JC Mayo, D Hevia, I Quiros-Gonzalez, A Rodriguez-Garcia, P Gonzalez-Menendez, V Cepas, I Gonzalez-Pola, RM Sainz
J Pineal Res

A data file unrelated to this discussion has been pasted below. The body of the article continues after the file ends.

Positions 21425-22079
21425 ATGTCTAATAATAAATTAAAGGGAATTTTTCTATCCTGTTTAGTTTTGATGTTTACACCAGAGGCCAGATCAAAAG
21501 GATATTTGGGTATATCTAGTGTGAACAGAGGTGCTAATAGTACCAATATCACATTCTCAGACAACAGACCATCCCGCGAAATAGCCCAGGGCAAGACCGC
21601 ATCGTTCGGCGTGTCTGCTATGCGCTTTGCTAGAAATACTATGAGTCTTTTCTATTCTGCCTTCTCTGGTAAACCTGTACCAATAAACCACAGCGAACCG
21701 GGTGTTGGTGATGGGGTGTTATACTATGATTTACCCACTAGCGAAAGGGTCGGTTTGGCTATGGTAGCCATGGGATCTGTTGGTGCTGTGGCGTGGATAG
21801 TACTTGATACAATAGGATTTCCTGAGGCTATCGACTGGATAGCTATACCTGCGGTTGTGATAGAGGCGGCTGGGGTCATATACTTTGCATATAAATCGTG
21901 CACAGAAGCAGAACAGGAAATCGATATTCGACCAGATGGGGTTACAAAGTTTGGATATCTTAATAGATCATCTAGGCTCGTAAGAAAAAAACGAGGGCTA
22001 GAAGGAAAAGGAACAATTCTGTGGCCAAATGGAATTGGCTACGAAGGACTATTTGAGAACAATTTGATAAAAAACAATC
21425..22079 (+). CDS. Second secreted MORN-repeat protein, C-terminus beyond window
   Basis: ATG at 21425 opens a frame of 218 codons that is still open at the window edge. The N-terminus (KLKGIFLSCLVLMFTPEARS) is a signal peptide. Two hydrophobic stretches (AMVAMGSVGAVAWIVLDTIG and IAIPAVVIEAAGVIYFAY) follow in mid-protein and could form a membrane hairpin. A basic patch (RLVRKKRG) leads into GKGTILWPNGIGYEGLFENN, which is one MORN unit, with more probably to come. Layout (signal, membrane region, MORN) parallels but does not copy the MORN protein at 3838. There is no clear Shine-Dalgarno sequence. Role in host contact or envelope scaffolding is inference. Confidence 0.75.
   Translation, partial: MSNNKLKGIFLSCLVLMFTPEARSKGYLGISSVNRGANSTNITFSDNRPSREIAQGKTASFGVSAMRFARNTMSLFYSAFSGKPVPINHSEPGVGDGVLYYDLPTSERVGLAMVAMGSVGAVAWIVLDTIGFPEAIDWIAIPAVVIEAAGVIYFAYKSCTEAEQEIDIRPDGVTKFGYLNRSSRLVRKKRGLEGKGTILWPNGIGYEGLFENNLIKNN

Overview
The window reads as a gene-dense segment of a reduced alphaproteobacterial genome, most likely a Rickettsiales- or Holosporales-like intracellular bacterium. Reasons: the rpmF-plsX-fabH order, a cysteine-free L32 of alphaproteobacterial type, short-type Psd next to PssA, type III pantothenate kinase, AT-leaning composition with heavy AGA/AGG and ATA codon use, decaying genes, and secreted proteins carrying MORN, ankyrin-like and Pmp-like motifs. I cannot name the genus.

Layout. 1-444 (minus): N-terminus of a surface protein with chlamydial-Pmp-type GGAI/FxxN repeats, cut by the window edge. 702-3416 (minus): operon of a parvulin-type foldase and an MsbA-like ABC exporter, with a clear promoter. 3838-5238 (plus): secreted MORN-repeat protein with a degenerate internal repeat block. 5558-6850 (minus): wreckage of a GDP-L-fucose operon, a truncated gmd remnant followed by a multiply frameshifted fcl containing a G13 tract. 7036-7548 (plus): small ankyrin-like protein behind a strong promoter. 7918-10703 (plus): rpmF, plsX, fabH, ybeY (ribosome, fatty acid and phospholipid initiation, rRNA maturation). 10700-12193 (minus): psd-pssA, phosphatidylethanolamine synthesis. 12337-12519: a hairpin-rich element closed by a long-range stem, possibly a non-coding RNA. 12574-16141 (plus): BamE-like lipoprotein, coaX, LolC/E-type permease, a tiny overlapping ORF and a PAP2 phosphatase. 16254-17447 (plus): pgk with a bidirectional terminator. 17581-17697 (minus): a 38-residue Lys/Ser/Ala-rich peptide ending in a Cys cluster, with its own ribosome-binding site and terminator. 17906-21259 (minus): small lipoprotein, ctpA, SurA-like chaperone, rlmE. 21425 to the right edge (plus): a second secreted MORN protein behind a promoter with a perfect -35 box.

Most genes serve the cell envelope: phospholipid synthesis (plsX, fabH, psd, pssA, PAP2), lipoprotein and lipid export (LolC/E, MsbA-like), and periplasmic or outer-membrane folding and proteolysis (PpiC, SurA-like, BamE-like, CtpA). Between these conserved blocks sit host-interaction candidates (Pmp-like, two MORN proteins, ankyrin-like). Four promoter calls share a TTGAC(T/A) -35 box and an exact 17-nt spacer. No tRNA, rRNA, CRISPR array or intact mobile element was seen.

Treatment of prostate cancer (PCa), a leading cause of cancer among males, lacks successful strategies especially in advanced, hormone-refractory stages. Some clinical studies have shown an increase in neuroendocrine-like cells parallel to the tumor progression but their exact role is a matter of debate. The prostate is a well-known target for melatonin, which reduces PCa cells proliferation and induces neuroendocrine differentiation. To evaluate the mechanisms underlying the indole effects on neuroendocrine differentiation and its impact on PCa progression, we used a cell culture model (LNCaP) and a murine model (TRAMP). Persistent ERK1/2 activation was found in both, melatonin and androgen-deprived cells. Melatonin blocked nuclear translocation of androgen receptor (AR), thus confirming anti-androgenic actions of the indole. However, using a comparative genome microarray to check the differentially expressed genes in control, melatonin, or androgen-deprived cells, some differences were found, suggesting a more complex role of the indole. By comparing control cells with those treated with melatonin or depleted of androgen, a cluster of 26 differentially expressed genes (±2.5-fold) was found. Kallikreins (KLK)2 and KLK3 (PSA) were dramatically downregulated by both treatments whereas IGFBP3 and IGF1R were up- and downregulated, respectively, in both experimental groups, thus showing a role for IGF in both scenarios. Finally, melatonin prolonged the survival of TRAMP mice by 33% when given at the beginning or at advances stages of the tumor. Serum IGFBP3 was significantly elevated by the indole in early stages of the tumor, confirming in vivo the role of the IGF signaling in the oncostatic action of the indole.